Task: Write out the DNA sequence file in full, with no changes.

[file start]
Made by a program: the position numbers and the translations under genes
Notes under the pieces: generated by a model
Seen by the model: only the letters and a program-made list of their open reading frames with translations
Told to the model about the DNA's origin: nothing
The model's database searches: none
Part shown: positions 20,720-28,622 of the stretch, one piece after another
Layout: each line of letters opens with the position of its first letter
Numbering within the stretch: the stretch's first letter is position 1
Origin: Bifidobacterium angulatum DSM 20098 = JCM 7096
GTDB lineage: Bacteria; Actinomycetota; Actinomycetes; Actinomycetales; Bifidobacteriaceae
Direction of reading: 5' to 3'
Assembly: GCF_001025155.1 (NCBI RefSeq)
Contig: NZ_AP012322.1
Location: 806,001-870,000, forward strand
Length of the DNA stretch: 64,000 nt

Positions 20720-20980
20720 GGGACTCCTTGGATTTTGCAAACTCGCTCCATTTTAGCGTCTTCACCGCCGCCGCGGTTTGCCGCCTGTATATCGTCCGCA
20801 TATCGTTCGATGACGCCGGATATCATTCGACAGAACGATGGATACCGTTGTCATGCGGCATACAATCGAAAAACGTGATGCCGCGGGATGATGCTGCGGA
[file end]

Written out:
Made by a program: the position numbers and the translations under genes
Notes under the pieces: generated by a model
Seen by the model: only the letters and a program-made list of their open reading frames with translations
Told to the model about the DNA's origin: nothing
The model's database searches: none
Part shown: positions 20,720-28,622 of the stretch, one piece after another
Layout: each line of letters opens with the position of its first letter
Numbering within the stretch: the stretch's first letter is position 1
Origin: Bifidobacterium angulatum DSM 20098 = JCM 7096
GTDB lineage: Bacteria; Actinomycetota; Actinomycetes; Actinomycetales; Bifidobacteriaceae
Direction of reading: 5' to 3'
Assembly: GCF_001025155.1 (NCBI RefSeq)
Contig: NZ_AP012322.1
Location: 806,001-870,000, forward strand
Length of the DNA stretch: 64,000 nt

Positions 20720-20980
20720 GGGACTCCTTGGATTTTGCAAACTCGCTCCATTTTAGCGTCTTCACCGCCGCCGCGGTTTGCCGCCTGTATATCGTCCGCA
20801 TATCGTTCGATGACGCCGGATATCATTCGACAGAACGATGGATACCGTTGTCATGCGGCATACAATCGAAAAACGTGATGCCGCGGGATGATGCTGCGGA